Saturday, August 13, 2011

Interesting Malware Trick

Sometimes it's hard to keep from admiring the tricks the various malware purveyors come up with. A couple days ago, my friend Luby (Luby Warning Luby Warning Luby Warning) sent me a malware sample he'd received as an email attachment. The filename was "Changelog_08_08_201atdoc" and its icon gave it the appearance of being a Microsoft Word document:

It would be easy to see that icon and not notice the "doc" part of the filename had no dot between it and the rest of the name to make a proper filename extension.   Fortunately, Luby knows better than to open such an attachment and he started looking into it further, hashing it with FTK Imager. He noticed that when viewing the spreadsheet produced by FTK Imager, that the filename appeared as "Changelog_08_08_201at[U+202E]cod.exe" while copying and pasting the file using Windows Explorer, the filename looked like "Changelog_08_08_201atexe.doc".

He did some research and found that the characters within the brackets represent a Unicode Right to Left Override, where anything after the inserted Unicode control character is reversed in the way it is displayed. Thus, the "cod.exe" is displayed as "exe.doc" but the system still knows what it is and executes it when you double click it. You can read about similar uses of Unicode in this Microsoft Malware Protection Center blog post that came out the same day I received the file from Luby.

I'm sure this is nothing new to many people, but I must admit I'd never heard of such a thing. Like I said above, it's almost hard to keep from admiring cool tricks, but then I remember the reason for the trick and it's not so cool.

I found the executable file was packed with the UPX packer. I uploaded it to Virustotal and found 32 of the virus checkers there recognized the file as malicious:
Notice most everything listed under the File name (Submission date, Current Status, etc) is backwards. The Unicode in the file name even affected the VirusTotal display.

Not satisfied with what I'd found so far, I executed the malware file in a Windows XP virtual machine and obtained an image of RAM using the new free tool from Moonsols called DumpIt. I'd been wanting a good opportunity to try out DumpIt and this seemed like as good as any.

I saved the RAM image and moved to my analysis machine where I proceeded to examine it with the awesome Volatility Framework. I decided to obtain a copy of the unpacked executable from RAM and Volatility is perfect for that, using the procexedump plugin. After obtaining the unpacked executable, I uploaded it to VirusTotal and found this:

Only 10 out of 43 antivirus products on VirusTotal recognized the unpacked malware. I thought that was kind of interesting. My AV of choice was one of those that didn't recognize it in either the packed or unpacked versions, so I submitted both samples to them so signatures could be created (signatures for both now exist for Vipre Antivirus).

I searched online for some of the names given for this malware by the various AV vendors and only found a little information. I submitted the packed version of the malware to and got a good report. Instead of me retyping it, you can have a look here: ThreatExpert Report.

By the way, I checked the headers from the original email sent to Luby and found it came from Austria. I'm planning to spend a little more time looking at this file soon, but have a couple other projects to take care of first. If I find anything new and interesting, I'll be sure to post about it.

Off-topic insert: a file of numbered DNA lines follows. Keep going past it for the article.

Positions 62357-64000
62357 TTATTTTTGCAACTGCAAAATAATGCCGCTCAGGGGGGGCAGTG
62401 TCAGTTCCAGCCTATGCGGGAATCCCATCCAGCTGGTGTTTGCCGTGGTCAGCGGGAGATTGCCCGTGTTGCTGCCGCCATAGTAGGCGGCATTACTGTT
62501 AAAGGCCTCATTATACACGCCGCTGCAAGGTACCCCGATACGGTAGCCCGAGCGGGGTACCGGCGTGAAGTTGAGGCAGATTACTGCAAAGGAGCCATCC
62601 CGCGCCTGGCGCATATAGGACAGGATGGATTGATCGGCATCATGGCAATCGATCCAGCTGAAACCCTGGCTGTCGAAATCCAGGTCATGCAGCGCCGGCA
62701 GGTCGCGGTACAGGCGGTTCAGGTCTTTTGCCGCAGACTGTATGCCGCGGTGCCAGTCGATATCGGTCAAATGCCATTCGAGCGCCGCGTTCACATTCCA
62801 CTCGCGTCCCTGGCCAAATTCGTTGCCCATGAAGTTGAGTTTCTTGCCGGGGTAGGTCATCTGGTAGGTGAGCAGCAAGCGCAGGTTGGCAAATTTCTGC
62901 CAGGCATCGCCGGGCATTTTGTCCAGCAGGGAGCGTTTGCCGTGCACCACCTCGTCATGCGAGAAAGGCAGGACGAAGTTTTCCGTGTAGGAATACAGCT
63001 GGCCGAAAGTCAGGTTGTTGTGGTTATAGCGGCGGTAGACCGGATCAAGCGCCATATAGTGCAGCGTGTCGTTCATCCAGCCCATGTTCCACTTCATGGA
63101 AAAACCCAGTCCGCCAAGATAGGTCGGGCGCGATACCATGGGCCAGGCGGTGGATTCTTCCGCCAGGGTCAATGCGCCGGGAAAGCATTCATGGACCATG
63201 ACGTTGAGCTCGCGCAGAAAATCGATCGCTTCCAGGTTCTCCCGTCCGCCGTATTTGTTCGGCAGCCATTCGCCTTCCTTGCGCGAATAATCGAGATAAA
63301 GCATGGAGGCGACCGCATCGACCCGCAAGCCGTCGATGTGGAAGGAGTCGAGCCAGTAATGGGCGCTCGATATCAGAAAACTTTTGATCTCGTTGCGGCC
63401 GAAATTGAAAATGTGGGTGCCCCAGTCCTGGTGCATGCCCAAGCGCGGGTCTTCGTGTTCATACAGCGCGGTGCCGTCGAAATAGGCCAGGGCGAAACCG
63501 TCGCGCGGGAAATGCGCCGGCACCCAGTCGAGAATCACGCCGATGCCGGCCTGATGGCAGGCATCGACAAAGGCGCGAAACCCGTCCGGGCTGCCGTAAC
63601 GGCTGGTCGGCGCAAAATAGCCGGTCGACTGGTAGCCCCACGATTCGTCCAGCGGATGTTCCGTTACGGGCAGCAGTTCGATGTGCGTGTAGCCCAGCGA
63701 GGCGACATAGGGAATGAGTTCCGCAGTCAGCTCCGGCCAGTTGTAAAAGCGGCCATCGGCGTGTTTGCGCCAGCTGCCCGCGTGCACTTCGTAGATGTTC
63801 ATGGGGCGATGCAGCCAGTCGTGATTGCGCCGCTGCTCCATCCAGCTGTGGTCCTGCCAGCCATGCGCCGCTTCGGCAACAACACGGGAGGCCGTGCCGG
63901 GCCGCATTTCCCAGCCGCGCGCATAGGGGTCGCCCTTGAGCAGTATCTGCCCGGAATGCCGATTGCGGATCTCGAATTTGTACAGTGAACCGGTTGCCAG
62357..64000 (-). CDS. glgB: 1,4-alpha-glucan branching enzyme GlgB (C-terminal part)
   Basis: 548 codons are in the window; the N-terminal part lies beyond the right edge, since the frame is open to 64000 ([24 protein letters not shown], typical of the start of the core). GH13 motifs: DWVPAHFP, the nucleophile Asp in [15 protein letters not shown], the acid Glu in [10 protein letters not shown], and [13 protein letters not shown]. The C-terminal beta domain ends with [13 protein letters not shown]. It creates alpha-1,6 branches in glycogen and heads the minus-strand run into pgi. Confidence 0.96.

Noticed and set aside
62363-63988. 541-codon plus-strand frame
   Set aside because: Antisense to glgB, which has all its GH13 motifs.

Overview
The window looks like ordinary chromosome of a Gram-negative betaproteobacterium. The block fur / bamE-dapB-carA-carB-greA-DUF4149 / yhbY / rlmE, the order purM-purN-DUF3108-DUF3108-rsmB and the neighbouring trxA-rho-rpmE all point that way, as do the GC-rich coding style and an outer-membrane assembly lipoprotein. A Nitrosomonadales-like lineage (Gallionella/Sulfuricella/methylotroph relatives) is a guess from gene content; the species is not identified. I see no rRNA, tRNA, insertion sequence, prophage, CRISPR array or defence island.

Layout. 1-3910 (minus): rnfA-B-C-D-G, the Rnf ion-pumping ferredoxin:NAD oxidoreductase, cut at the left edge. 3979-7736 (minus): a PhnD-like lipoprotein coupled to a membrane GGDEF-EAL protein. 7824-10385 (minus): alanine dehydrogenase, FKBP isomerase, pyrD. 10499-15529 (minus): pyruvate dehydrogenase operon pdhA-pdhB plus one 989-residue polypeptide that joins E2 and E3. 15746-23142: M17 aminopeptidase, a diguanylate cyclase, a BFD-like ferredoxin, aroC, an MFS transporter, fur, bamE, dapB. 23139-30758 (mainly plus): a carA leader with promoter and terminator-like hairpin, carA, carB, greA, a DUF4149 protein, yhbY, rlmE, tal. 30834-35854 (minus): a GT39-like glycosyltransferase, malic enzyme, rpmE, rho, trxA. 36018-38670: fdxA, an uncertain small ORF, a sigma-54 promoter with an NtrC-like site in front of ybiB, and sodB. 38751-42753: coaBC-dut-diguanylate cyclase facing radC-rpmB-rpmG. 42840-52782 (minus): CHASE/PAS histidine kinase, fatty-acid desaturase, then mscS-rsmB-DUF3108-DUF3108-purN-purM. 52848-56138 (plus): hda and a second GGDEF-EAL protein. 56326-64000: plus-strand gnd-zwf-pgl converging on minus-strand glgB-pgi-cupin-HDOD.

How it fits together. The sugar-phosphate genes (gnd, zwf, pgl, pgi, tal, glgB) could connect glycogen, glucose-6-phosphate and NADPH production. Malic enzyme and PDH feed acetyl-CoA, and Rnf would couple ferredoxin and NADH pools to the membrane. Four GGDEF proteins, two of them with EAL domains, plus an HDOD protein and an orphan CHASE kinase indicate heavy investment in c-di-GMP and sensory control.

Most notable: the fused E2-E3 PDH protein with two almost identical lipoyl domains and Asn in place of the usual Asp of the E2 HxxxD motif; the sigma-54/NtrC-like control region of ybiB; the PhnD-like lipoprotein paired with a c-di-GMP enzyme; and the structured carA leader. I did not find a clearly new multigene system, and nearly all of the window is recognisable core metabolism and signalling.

Addendum: I wanted to give the MD5 of the packed exe for those who create their own signatures: FE84E712F52AF7B0F0F3FC58296FEE00.

Friday, July 29, 2011

Cheat Sheets

Mark Morgan has a couple of intrusion discovery cheat sheets over on his blog. He has one for Windows XP Pro, Server 2003 and Vista, along with a separate one for investigating Linux machines. I really appreciate him taking the time to do these and make them available. I always enjoy seeing how people approach their investigations and adapting their methods to my work when possible. Lenny Zeltser also has some great Information Security cheat sheets over on his site.

My good buddy Joe Garcia has a review of Windows Registry Forensics over on the CyberCrime 101 blog. Nice job Joe!

I've been beta testing a new tool called Registry Decoder for Windows Registry parsing and searching. Registry Decoder is being developed by Andrew Case and Vico Marziale over at Digital Forensics Solutions. It's plugin based and has a nice search function as well. It's still in early beta stage and not ready for prime time, but I can definitely see it will be a fine addition to my forensic toolbox.

I've been spending a lot of my off time studying for the Network+ exam and hope to take it in the near future. I've also taken the time lately to set up a couple of Untangle firewall/router machines, one at home and another for my employer. I'll be talking more about all of that later.

That's it for now. Everyone stay safe!

Monday, July 25, 2011

Upcoming Class

I've seen posts by several people as of late talking about digital forensic classes they'll be teaching in which they plan to use Digital Forensics with Open Source Tools for the text book.  I mentioned in my review that I thought it would be a good book for introductory digital forensics courses and it seems others felt the same way. I'm happy to say that I'll be teaching a brand new DF course starting in the Spring, 2012 semester at Lincoln Trail College and I'm planning to use DFwOST as my text book as well. When I was first asked to teach this course, I started trying to decide on a good book that beginners and those with some experience would benefit from that I felt would cover all the topics I wanted covered. DFwOST is definitely that book.